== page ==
Accused can't be conviction just on medical evidence where testimony of the prosecutrix does not inspire confidence
State Vs Rehan
About/from the judgment:
The court dismissed a criminal leave petition filed by the State against the order of the trial court whereby the respondent, who was accused of raping the prosecutrix-victim, was acquitted.
The respondent was charged under Sections 363, 366 and 376 IPC along with Section 4 of the Protection of Children from Sexual Offences Act, 2012, for the aforementioned offence. The father of the prosecutrix had filed a report with the police that her daughter was missing. Subsequently, the prosecutrix made a phone call to her friend after which she was recovered. She disclosed that the accused had committed wrong acts with her and abandoned her. The accused stood trial under charges as mentioned above. The trial court was of the view that the prosecutrix was not a credible witness and, accordingly, acquitted the accused. Aggrieved thereby, the State filed the present petition.
State contended that the prosecutrix had “by and large” supported the case of the prosecution and had specifically named the respondent-accused in her statements.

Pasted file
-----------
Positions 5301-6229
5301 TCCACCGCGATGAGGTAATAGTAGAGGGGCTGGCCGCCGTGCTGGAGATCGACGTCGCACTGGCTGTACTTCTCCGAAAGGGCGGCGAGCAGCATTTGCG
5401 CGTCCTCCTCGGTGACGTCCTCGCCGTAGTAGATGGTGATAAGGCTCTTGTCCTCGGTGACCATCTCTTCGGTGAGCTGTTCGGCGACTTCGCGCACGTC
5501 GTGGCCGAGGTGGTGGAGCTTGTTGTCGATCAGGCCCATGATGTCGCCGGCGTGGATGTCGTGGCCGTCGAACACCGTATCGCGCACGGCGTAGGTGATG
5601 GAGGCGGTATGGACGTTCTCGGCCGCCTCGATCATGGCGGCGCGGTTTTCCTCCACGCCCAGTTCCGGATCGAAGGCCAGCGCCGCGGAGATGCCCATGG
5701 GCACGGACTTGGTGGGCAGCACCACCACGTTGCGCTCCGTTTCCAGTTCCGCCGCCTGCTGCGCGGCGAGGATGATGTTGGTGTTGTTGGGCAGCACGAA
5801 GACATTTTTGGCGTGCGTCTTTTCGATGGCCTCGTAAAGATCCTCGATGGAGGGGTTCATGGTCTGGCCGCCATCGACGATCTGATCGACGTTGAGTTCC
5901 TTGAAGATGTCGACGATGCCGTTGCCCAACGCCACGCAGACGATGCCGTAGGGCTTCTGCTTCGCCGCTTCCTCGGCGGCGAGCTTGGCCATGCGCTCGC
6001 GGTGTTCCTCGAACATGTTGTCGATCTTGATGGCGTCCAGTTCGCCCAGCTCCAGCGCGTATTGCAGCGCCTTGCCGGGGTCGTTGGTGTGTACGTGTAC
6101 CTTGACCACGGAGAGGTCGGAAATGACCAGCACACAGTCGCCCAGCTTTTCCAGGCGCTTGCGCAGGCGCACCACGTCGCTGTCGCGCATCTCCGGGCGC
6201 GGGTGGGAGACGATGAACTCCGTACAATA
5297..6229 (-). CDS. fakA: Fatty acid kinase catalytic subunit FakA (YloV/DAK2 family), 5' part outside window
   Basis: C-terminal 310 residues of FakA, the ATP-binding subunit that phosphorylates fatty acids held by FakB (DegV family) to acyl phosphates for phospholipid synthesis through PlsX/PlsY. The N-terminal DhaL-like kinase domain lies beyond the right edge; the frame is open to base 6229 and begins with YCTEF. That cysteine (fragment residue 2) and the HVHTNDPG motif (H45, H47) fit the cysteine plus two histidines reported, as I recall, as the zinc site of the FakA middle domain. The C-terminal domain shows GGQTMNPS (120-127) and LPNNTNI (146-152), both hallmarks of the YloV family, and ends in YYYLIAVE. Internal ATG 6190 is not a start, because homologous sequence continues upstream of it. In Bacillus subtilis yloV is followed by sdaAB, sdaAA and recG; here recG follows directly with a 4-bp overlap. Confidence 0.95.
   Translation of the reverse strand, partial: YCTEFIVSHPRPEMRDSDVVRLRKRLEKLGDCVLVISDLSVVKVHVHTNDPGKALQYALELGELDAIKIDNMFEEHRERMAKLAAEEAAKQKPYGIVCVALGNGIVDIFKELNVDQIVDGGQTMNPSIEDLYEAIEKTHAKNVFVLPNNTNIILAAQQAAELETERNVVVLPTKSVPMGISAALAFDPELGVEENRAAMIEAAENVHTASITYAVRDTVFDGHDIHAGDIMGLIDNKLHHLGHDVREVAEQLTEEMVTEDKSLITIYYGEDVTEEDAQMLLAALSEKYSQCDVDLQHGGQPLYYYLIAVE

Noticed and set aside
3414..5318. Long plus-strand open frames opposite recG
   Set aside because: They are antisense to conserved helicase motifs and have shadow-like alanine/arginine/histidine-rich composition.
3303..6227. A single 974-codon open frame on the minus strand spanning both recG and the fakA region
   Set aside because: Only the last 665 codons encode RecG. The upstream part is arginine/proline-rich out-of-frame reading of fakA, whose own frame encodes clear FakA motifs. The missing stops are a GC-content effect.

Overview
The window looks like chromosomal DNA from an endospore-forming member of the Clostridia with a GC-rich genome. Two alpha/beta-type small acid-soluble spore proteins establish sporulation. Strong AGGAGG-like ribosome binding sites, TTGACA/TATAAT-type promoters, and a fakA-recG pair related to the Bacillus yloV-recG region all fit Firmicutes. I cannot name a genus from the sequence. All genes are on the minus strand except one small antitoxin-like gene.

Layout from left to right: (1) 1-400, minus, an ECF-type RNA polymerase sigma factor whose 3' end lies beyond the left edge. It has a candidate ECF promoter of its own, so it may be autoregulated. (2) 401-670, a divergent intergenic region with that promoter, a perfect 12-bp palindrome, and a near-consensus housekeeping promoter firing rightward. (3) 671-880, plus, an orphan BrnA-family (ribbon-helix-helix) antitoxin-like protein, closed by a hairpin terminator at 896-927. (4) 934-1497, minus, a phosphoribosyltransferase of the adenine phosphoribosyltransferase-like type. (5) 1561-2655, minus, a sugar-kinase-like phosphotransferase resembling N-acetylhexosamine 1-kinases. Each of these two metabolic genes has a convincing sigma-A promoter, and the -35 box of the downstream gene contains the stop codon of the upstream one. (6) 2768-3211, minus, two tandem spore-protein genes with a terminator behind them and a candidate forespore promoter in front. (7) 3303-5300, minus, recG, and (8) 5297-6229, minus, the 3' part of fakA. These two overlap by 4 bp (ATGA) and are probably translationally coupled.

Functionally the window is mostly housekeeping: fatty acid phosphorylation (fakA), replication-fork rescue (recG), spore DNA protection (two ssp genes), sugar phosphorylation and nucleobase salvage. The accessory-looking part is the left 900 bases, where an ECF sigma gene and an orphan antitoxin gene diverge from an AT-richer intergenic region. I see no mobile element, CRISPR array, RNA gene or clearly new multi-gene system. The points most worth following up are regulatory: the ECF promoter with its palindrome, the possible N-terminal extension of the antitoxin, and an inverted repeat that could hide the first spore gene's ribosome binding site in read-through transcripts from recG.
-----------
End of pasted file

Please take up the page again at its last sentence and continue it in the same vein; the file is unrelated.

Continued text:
The High Court noted that the prosecutrix was the most material witness in the case; however, her testimony did not inspire confidence as it was in direct conflict with the case put forth by the prosecution. The Court found that, firstly, the place of incident, i.e.,“Hotel Shalimar” as told by the prosecutrix was not found to be in existence. Secondly, the prosecutrix had categorically denied staying at the “Sharda Hotel” contrary to the prosecution’s case and evidence on record. Thirdly, the manner in which prosecutrix stated to have been recovered was contrary to the prosecution’s case. Also, no independent witness was examined by the prosecution to corroborate the story of the prosecutrix. Consequently, the Court held that in the absence of any evidence corroborating the testimony of the prosecutrix, the same could not be relied upon to convict the respondent-accused as it was full of contradictions.
In such view of the matter the Court held that despite the medical evidence confirming that the hymen of the prosecutrix had been freshly torn, there was no evidence to link the respondent-accused with the incident. Accordingly, the High Court upheld the order of the trial court acquitting the respondent.
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